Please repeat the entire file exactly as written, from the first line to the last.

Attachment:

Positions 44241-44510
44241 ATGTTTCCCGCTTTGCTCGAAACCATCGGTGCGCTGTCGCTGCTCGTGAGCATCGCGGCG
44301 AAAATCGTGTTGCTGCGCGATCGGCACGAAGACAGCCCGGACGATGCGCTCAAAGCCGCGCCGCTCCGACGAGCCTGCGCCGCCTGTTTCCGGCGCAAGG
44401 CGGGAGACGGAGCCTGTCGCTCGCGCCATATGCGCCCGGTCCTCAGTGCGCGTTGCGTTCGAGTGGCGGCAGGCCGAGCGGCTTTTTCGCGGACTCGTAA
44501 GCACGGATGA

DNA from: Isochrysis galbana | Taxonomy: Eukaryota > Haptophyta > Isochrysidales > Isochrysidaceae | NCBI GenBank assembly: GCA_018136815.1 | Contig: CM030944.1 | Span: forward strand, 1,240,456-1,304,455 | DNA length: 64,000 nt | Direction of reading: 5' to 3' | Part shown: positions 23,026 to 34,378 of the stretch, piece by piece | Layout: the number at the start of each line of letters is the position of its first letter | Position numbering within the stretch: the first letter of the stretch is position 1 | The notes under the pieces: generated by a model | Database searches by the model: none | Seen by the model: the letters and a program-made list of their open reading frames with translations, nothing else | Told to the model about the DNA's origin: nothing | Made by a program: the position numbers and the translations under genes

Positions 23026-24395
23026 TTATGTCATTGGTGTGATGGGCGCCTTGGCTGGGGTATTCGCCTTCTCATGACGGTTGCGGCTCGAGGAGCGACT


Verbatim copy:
Positions 44241-44510
44241 ATGTTTCCCGCTTTGCTCGAAACCATCGGTGCGCTGTCGCTGCTCGTGAGCATCGCGGCG
44301 AAAATCGTGTTGCTGCGCGATCGGCACGAAGACAGCCCGGACGATGCGCTCAAAGCCGCGCCGCTCCGACGAGCCTGCGCCGCCTGTTTCCGGCGCAAGG
44401 CGGGAGACGGAGCCTGTCGCTCGCGCCATATGCGCCCGGTCCTCAGTGCGCGTTGCGTTCGAGTGGCGGCAGGCCGAGCGGCTTTTTCGCGGACTCGTAA
44501 GCACGGATGA

DNA from: Isochrysis galbana | Taxonomy: Eukaryota > Haptophyta > Isochrysidales > Isochrysidaceae | NCBI GenBank assembly: GCA_018136815.1 | Contig: CM030944.1 | Span: forward strand, 1,240,456-1,304,455 | DNA length: 64,000 nt | Direction of reading: 5' to 3' | Part shown: positions 23,026 to 34,378 of the stretch, piece by piece | Layout: the number at the start of each line of letters is the position of its first letter | Position numbering within the stretch: the first letter of the stretch is position 1 | The notes under the pieces: generated by a model | Database searches by the model: none | Seen by the model: the letters and a program-made list of their open reading frames with translations, nothing else | Told to the model about the DNA's origin: nothing | Made by a program: the position numbers and the translations under genes

Positions 23026-24395
23026 TTATGTCATTGGTGTGATGGGCGCCTTGGCTGGGGTATTCGCCTTCTCATGACGGTTGCGGCTCGAGGAGCGACT